Cooking Classes: Bali Vs. Thailand

I took my first-ever cooking class in Ubud while I was in Bali and absolutely loved it.

IMG_1335

And then I took another cooking class while in Chiang Mai – and I completely forgot all about Bali.

IMG_3769

If there’s one thing you should do when you come to Thailand, it’s take a cooking course. It’s something you have to experience in person. Because really, you can’t taste all the different flavors and smell all the varying aromas in a measly blog post – you just can’t. And the accomplishment of making new cultural dishes is so satisfying and amazing, it might tempt you to cook more often (says the girl who eats out every day and visits 7-11 every night).

Here’s the cooking course I took in Ubud: Canting Bali (highly recommended)

The menu:

  • Tempe lalah manis (sweet fried tempeh)
  • Tahu kare (tofu curry)
  • Soup ayam jamur (chicken mushroom soup)
  • Lawar bali (mixed veggies with Balinese spices)
  • Sate lilit (fish skewers with minced spices)
  • Pepes tuna (grilled fish served in banana leaf)
  • Dadar gulung (rolled cake with coconut and palm sugar)

I didn’t like the Balinese course as much since we were just given the food – we didn’t have the option of picking which dishes we wanted to cook. Everything was just laid out for us, and we cooked dishes family style. Some of us chopped vegetables, some of us fried tofu, some of us stirred everything together – but all 7 of us basically contributed a small part to a buffet set of food. In Chiang Mai, we cooked our own dishes individually with the guidance of our instructor, so I preferred that a lot more – that way, I could make things as spicy as I wanted.

Not a bad backdrop for a cooking course
Not a bad backdrop for a cooking course
Balinese peace offering: Made once a day, put outside before meals
Balinese peace offering: Made once a day, put outside before meals

IMG_1318IMG_1320IMG_1322IMG_1323IMG_1324IMG_1325

The struggs of using a knife for once in a rare lifetime
The struggs of using a knife for once in a rare lifetime
IMG_1329
The German girl to my direct right looked exactly like Lorde, I swear.

IMG_1330IMG_1331IMG_1334IMG_1342IMG_1343IMG_1344IMG_1348IMG_1352IMG_1354

Final products
Final products
Nom noms
Nom noms
That split in the side kills me
That split in the side kills me

IMG_1366

Chiang Mai’s cooking class (MaMaNoii Thai Cookery School) was even better since it was led by a hilarious ladyboy (I think) who told us that the person who crushed the curry paste together the hardest in the stones would be guaranteed to marry soon.

IMG_3530IMG_3519IMG_3520IMG_3521

We were toured around the farm in the first hour, shown the pigs (“Come back in the spring if you want to eat,” to which my stomach turned) and hot chili peppers – my favorite. I loved how we were shown a giant menu with five dishes in each category to choose from. We literally made five GIANT dishes in total – I added the last one in (deep fried bananas) since I ended up finishing one of the guy’s leftovers because I’m a beast. And it gives you an idea of just how fat Thailand is making me. 🙂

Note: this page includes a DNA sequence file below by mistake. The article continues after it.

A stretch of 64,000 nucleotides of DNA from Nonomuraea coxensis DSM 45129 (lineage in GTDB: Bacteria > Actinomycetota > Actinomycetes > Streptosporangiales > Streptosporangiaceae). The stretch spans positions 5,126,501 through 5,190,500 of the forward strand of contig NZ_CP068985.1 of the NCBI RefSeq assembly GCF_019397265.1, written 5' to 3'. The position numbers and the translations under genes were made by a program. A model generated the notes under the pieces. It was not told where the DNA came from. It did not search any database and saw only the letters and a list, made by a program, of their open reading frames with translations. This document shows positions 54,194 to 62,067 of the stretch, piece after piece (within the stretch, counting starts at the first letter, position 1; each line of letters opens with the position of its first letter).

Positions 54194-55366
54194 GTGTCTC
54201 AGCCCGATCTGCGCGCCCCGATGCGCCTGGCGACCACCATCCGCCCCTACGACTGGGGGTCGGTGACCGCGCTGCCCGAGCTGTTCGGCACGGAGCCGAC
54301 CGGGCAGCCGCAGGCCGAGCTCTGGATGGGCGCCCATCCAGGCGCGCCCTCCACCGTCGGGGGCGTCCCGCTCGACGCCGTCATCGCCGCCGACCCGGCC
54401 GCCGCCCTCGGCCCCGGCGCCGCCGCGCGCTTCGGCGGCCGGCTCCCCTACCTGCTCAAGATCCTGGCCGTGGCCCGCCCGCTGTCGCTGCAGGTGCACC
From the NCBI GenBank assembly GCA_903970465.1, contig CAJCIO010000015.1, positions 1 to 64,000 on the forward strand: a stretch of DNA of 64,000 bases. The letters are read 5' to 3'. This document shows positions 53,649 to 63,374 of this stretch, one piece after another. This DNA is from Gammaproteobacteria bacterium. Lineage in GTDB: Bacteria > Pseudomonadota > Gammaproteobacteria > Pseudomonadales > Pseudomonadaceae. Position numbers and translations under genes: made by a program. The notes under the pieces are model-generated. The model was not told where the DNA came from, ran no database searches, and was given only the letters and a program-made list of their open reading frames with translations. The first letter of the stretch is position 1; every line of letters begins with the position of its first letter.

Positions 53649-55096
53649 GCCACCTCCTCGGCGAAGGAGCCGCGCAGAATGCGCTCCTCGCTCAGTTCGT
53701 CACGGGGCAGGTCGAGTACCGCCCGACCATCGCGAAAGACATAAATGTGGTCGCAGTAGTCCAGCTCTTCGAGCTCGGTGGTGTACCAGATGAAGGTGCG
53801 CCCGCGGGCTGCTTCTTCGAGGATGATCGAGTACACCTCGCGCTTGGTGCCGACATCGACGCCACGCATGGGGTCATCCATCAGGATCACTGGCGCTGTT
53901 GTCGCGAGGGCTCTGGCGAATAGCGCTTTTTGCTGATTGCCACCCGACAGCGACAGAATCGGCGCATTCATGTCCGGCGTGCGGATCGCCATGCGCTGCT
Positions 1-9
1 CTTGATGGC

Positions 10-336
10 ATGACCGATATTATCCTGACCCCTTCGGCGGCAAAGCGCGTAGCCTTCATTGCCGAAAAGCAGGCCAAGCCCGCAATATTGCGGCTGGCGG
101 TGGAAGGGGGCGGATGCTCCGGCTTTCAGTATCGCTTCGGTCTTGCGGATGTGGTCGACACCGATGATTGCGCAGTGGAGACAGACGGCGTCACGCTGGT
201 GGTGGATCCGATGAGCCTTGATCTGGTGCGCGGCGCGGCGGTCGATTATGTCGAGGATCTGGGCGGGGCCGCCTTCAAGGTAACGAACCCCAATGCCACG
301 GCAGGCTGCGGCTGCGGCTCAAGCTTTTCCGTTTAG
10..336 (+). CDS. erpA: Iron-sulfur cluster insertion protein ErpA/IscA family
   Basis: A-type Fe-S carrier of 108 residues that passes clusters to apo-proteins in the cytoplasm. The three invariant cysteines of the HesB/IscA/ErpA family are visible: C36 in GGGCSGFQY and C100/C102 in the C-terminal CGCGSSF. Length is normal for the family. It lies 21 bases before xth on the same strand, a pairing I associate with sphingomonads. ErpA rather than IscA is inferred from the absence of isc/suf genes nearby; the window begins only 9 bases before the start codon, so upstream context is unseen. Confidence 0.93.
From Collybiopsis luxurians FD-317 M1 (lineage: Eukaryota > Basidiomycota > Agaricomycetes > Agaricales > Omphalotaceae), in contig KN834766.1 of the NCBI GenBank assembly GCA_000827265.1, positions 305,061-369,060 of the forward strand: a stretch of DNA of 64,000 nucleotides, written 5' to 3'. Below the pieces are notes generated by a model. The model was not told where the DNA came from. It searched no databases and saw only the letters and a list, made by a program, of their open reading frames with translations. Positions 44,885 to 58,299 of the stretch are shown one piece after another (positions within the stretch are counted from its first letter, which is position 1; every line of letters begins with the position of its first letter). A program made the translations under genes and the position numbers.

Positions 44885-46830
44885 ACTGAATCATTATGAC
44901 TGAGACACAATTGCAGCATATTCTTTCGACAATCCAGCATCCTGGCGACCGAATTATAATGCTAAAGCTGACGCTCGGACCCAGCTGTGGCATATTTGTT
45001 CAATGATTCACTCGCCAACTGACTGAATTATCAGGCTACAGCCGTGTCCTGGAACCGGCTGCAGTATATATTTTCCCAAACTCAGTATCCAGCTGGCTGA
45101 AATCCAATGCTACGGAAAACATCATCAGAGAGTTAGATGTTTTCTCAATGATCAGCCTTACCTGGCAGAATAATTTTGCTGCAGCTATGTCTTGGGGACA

TOO CUTE. DO NOT EAT.
TOO CUTE. DO NOT EAT.

IMG_3536IMG_3543IMG_3546IMG_3549IMG_3551

The menu:

  • Nam Prik Khao Soi curry paste (for Khao Soi – Chiang Mai’s specialty curry noodles)
  • Pad Thai
  • Lab Gai (chicken spicy salad)
  • Tom Yung Kung (hot and sour prawn soup)
  • Khao Neow Ma Muang (mango sticky rice)
  • Kluay Tod (deep fried bananas)
Tom Yum Kung
Tom Yum Kung
Fireball Pad Thai
Fireball Pad Thai
Lab Gai
Lab Gai
Khao Soi
Khao Soi
Khao Neow Ma Muang
Khao Neow Ma Muang
Kluay Tod
Kluay Tod

IMG_3634

I was a little too excited to make the Pad Thai with all the spices in my power, since I normally don’t receive things Thai spicy here even when I ask for it. I think the locals are scared ferangs will roll over and die, perhaps? I dumped a heaping soup spoon of chili flakes in, as well as 7 or 8 Thai full Thai chili peppers in, since the average Thai person puts 5-10. I thought I was such a badass and could handle it.

IMG_3578

Wrong.

I was okay for the first 5 minutes, and then my eyes started watering and my lips were on fire. I have a really high tolerance for spicy food, but I completely overdid it and learned my lesson from those chili peppers. Never again will I dump full chili peppers into my dishes…

Sad that I couldn't finish...
Sad that I couldn’t finish…

All I want to do is take cooking classes around the world – I can’t wait to go back to Japan and take one there, as well as everywhere throughout Europe. Food is life. 

IMG_3774IMG_3770IMG_3767IMG_3766IMG_3765IMG_3762IMG_3761IMG_3759IMG_3633IMG_3630IMG_3612

Khao Soi ingredients
Khao Soi ingredients

IMG_3598

Stinky fish paste that makes curry taste so flavorful
Stinky fish paste that makes curry taste so flavorful

IMG_3595

Making curry paste
Making curry paste

IMG_3580IMG_3562

Pad Thai ingredients
Pad Thai ingredients
“Good food is like music you can taste, color you can smell. There is excellence all around you. You need only be aware to stop and savor it.” (Ratatouille)

Leave a Reply

Fill in your details below or click an icon to log in:

WordPress.com Logo

You are commenting using your WordPress.com account. Log Out / Change )

Twitter picture

You are commenting using your Twitter account. Log Out / Change )

Facebook photo

You are commenting using your Facebook account. Log Out / Change )

Google+ photo

You are commenting using your Google+ account. Log Out / Change )

Connecting to %s